Wednesday, March 5, 2008

Branding As A Company-Wide Business Strategy

I've been doing a lot of reading about companies focusing on branding and how to use it to improve business. One such article was from dated January 28, titled "Nike Seeks To Undercut New Under Armour Line". The article is about the new athletic performance trainers that both companies are coming out with. Now, as I read this article, it occurred to me that Nike was being positioned as the under dog? How can that be? A giant like Nike, who has always been the leader in innovation and technology in sports apparel.

It appears that Under Armour is a company where the brand has been created, not by mistake or some new marketing campaign, but through a business strategy rooted in the understanding of who their customer is, what is important to them, and what experiences will make them believe in Under Armour's promise. Now, Nike is and has been the model in product innovation and performance since their beginning, but Under Armour has created a fanatical following who believe 100% in the brand. No competitor's marketing campaign is going to change that.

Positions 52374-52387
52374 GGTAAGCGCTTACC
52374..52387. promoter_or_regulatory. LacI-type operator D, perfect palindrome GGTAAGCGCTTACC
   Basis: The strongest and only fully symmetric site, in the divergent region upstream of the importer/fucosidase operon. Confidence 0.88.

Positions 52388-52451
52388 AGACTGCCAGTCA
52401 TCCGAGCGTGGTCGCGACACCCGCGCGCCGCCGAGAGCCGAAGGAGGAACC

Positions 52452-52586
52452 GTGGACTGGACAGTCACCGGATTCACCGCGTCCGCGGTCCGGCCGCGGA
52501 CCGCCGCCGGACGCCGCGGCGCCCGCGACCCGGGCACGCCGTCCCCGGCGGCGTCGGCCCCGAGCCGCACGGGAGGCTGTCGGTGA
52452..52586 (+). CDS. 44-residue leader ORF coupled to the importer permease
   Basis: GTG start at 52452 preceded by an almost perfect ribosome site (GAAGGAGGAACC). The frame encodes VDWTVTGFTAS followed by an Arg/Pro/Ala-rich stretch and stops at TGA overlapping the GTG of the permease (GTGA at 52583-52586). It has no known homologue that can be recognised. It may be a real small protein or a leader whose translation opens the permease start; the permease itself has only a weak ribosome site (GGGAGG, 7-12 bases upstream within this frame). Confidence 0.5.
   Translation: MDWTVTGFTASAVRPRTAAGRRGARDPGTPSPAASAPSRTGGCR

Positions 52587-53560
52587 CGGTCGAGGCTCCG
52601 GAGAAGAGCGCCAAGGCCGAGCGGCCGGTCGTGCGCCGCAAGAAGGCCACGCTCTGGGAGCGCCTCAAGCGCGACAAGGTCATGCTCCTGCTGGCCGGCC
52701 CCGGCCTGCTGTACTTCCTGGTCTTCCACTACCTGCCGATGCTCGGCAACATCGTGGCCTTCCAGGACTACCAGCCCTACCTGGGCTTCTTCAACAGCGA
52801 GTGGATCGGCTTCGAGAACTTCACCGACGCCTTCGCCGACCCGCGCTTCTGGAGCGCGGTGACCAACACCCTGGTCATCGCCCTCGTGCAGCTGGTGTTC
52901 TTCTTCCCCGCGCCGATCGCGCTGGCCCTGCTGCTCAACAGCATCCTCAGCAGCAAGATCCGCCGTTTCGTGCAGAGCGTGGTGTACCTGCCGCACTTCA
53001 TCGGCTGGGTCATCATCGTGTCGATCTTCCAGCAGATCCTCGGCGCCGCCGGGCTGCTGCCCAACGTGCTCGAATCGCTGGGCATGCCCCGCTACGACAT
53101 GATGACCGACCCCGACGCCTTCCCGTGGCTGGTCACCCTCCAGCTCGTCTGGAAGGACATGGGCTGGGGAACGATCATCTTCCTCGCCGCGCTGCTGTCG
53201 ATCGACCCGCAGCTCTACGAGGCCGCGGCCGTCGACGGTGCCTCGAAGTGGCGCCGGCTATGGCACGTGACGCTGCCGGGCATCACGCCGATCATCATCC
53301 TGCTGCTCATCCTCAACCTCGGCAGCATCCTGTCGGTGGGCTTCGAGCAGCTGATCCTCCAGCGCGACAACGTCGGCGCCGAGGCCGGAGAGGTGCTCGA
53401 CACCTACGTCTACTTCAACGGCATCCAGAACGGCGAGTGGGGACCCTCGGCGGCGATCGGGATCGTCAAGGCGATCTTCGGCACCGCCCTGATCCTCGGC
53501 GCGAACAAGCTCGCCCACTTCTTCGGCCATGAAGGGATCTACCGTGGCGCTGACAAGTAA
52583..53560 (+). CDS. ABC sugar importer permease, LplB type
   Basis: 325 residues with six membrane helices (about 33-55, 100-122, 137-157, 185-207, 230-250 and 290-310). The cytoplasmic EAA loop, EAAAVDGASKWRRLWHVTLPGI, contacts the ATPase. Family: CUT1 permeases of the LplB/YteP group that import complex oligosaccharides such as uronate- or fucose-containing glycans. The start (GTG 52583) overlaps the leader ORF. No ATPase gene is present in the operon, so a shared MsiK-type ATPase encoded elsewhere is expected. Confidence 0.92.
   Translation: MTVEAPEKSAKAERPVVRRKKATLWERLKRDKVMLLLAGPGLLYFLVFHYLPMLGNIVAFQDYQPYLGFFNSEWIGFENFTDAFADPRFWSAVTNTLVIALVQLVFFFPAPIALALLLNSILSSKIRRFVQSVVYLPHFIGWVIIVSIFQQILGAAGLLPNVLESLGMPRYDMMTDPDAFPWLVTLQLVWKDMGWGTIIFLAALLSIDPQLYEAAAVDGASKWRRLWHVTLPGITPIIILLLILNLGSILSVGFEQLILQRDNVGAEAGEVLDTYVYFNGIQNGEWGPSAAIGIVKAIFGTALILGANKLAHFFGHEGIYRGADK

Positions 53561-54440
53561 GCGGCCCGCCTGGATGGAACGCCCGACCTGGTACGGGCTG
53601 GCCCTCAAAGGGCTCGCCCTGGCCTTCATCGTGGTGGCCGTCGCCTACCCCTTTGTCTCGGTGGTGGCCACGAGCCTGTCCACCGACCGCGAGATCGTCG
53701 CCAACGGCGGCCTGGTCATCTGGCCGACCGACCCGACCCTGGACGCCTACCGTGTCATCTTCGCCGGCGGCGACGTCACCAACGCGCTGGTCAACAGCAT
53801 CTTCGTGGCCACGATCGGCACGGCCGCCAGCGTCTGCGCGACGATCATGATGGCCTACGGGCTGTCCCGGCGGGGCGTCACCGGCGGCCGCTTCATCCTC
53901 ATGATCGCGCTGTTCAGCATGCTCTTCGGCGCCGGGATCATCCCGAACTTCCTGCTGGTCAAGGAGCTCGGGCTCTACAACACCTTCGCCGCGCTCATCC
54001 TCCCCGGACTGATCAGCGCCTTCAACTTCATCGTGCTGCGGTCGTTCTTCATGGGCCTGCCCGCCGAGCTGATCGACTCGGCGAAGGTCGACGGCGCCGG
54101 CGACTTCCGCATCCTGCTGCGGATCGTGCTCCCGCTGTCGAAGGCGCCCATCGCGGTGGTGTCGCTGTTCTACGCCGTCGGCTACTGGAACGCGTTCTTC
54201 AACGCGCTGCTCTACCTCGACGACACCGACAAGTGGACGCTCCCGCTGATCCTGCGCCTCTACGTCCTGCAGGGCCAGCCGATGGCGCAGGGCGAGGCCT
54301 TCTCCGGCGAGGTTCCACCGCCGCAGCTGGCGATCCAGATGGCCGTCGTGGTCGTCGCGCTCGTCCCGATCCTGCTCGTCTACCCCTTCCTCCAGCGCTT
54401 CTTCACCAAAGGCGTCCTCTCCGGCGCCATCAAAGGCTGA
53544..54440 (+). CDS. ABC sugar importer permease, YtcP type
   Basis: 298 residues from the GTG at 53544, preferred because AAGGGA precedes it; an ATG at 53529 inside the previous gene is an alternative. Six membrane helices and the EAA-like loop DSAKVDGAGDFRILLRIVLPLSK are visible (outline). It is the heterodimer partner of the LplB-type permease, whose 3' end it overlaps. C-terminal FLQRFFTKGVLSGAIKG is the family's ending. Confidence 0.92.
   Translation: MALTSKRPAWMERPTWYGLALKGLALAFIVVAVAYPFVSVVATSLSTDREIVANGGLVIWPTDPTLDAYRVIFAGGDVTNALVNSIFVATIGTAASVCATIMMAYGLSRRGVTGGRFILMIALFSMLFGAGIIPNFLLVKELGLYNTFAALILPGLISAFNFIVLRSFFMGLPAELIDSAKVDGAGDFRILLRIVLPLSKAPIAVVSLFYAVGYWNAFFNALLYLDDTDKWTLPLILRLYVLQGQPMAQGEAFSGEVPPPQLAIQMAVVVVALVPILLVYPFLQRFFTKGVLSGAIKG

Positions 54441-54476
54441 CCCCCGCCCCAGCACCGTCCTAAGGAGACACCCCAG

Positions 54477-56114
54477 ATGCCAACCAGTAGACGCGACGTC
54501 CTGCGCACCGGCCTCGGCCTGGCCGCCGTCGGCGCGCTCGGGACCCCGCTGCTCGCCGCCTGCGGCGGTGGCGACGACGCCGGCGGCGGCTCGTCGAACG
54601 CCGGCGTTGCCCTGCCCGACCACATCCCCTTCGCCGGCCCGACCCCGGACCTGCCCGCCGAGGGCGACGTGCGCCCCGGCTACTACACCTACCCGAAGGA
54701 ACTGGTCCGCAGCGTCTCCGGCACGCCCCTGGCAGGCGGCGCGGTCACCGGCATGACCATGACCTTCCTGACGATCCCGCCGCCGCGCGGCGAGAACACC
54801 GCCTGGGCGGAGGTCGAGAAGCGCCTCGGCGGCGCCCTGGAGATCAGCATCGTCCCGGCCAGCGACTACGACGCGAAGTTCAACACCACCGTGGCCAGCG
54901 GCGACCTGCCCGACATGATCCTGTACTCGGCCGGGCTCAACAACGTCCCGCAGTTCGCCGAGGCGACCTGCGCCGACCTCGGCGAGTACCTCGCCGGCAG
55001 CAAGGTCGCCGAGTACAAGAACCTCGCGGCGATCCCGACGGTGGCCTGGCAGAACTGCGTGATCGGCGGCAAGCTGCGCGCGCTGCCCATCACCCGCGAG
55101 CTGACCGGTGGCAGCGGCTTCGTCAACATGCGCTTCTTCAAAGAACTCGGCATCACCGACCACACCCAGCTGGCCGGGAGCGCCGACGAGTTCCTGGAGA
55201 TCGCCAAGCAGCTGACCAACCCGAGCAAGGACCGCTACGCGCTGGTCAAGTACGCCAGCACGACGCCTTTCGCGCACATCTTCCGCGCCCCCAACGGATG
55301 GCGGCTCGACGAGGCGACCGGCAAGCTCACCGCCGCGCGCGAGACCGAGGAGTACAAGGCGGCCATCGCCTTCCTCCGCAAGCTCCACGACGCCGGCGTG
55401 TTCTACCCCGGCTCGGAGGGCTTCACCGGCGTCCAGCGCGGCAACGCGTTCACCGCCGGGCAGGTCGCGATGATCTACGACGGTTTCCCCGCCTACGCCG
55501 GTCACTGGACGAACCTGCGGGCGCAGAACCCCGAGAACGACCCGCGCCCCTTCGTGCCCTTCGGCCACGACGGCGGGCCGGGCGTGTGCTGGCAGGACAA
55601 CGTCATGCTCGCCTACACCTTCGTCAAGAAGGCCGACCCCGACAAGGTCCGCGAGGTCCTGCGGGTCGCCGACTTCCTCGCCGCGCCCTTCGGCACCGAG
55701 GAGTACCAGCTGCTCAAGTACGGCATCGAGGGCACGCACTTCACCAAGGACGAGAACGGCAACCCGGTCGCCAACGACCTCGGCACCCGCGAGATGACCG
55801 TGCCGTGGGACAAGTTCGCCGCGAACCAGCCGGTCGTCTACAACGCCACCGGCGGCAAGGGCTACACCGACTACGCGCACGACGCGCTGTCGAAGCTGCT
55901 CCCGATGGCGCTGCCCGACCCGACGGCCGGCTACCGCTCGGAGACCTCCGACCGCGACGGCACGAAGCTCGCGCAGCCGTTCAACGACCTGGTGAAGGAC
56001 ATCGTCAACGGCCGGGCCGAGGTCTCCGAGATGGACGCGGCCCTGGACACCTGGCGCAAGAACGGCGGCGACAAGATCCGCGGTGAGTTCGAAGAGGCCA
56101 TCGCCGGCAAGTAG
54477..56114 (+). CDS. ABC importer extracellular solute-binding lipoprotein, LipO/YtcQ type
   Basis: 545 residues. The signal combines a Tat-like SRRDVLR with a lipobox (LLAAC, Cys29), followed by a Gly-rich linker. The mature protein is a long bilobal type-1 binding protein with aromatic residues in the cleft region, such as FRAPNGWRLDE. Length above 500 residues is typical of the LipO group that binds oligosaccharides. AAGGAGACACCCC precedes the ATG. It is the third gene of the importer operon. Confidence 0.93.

Let's look at how this is possible. A quote in the article by Under Armour's VP of Brand Marketing, Steve Battista, sums it up by saying "It's about reinventing and revolutionizing how athletes train for competition". This comes from an complete understanding of what their customers' functional needs are, what experiences they are looking for, and what will affect them emotionally and socially. Creating this "cultural capital" is where companies need to be. It makes the customers want to spend time with you. Because only then, does price become a non-issue (okay, price will always be a factor, but a much less important one). This is what creates brands, creates loyal customers and grows companies. Not a new marketing campaign, but an entire company delivering the same promise over and over.

- The Brand Man

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